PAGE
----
Overview: Stocks and bonds across the globe rebounded last week as the Federal Reserve concluded their November meeting by leaving the target range for the federal funds rate unchanged at 5.25%-5.50%. Investors welcomed a jobs report that showed nonfarm payrolls increased by 150,000 in October, less than expected. Markets are hopeful a cooling labor market is healthy and will continue to support disinflation. Major stock indices in the U.S. responded with their best week of the year 2023 so far, with the S&P 500 index higher by 5.9%, and the Nasdaq Composite up 6.6%, the best week since November 2022 for both indices. International stocks followed suit with developed stocks (MSCI EAFE) and emerging markets (MSCI EM) higher by 4.4% and 3.1%, respectively, on the week. In the bond markets, sharply falling yields led to strong returns for both taxable and municipal bond indices, which were both higher by about 2% on the week. Bond yields fell on optimism the Fed has reached its terminal rate, along with news the U.S. Treasury would slow the pace of issuance of 10- and 30-Year Treasuries relative to shorter-maturity notes. The 2-Year and 10-Year US Treasury yields finished the week at yields of 4.83% and 4.56%, respectively, with the 10-year note falling a full 30 basis points (0.30%) on the week. Looking ahead, highlights for markets will be earnings updates from the likes of Occidental, Walt Disney, Wynn, and MGM, as the third-quarter earnings season winds down. Investors also will continue to look for clues to future Fed policy, as Federal Reserve Chair Jerome Powell is scheduled to speak twice in the coming days.
Update on Labor and Inflation (from JP Morgan): In last Wednesday’s FOMC new conference, Fed Chair Powell acknowledged wage inflation has “come down significantly” but suggested economic and labor market conditions likely need to come further into balance to bring inflation back to target. With this in mind, some may fear continued labor market strength could stall further progress on wage growth and inflation. Importantly, the October Jobs report showed a welcomed decline in average hourly earnings (AHE) to 4.1% y/y, down meaningfully from last year’s peak of 5.9%. That said, while wage growth should normally be above CPI inflation due to productivity gains, 4.1% growth still seems higher than what is consistent with the Fed’s 2% PCE target. However, as pandemic-related distortions continue to recede from the labor market, wage growth could see further moderation even if the labor market remains tight. Prior to the pandemic, shifts in the composition of the labor market, measured by each sector’s share of weekly hours worked, had little impact on wages. However, the labor market shifted rapidly at the onset of the pandemic as lower paying jobs in industries like leisure and hospitality lost share to higher paying sectors, pushing wages ~2% higher than they would have been without this shock. While the impact of this distortion has eased, further normalization could take another ~50 bps out of wage growth if the composition of the labor market returns to its pre-pandemic mix. With wage growth already cooling, additional dampening from a reset in the share of hours worked across sectors will be welcomed by the Fed as a sign that inflationary pressures can moderate despite a tight labor market. This, along with further evidence of a slowing economy, makes it more likely that we have seen the last of Fed rate hikes.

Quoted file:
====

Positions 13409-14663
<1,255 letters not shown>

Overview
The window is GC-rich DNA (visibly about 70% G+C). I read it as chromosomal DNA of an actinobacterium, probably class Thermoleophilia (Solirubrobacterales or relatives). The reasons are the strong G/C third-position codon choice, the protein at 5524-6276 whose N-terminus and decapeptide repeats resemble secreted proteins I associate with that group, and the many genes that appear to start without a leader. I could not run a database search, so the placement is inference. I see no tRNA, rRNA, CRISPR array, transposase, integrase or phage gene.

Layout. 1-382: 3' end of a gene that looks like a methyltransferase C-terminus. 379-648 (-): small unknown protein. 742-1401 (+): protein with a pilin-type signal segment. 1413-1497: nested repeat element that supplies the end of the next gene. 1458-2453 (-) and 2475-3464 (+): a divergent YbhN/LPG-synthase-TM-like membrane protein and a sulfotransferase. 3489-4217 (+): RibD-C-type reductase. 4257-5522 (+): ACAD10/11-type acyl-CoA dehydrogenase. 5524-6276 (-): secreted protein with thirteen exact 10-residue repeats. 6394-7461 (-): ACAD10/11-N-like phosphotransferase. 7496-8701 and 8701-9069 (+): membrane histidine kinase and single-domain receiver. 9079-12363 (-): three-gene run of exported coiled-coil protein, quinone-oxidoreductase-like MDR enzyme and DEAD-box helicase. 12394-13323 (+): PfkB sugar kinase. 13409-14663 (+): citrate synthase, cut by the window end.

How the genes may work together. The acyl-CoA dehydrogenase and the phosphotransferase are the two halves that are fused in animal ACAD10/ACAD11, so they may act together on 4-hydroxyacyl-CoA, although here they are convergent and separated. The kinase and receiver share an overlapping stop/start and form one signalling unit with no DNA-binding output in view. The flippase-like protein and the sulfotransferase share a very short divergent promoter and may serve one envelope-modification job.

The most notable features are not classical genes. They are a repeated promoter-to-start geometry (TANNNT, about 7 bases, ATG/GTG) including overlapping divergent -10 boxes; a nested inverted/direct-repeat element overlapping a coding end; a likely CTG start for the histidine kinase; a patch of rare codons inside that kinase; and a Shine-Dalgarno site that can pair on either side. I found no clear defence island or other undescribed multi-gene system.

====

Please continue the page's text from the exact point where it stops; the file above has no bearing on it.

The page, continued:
Sources: JP Morgan Asset Management, Goldman Sachs Asset Management, Barron’s, Bloomberg, CNBC
This communication is for informational purposes only. It is not intended as investment advice or an offer or solicitation for the purchase or sale of any financial instrument.
Indices are unmanaged, represent past performance, do not incur fees or expenses, and cannot be invested into directly. Past performance is no guarantee of future results.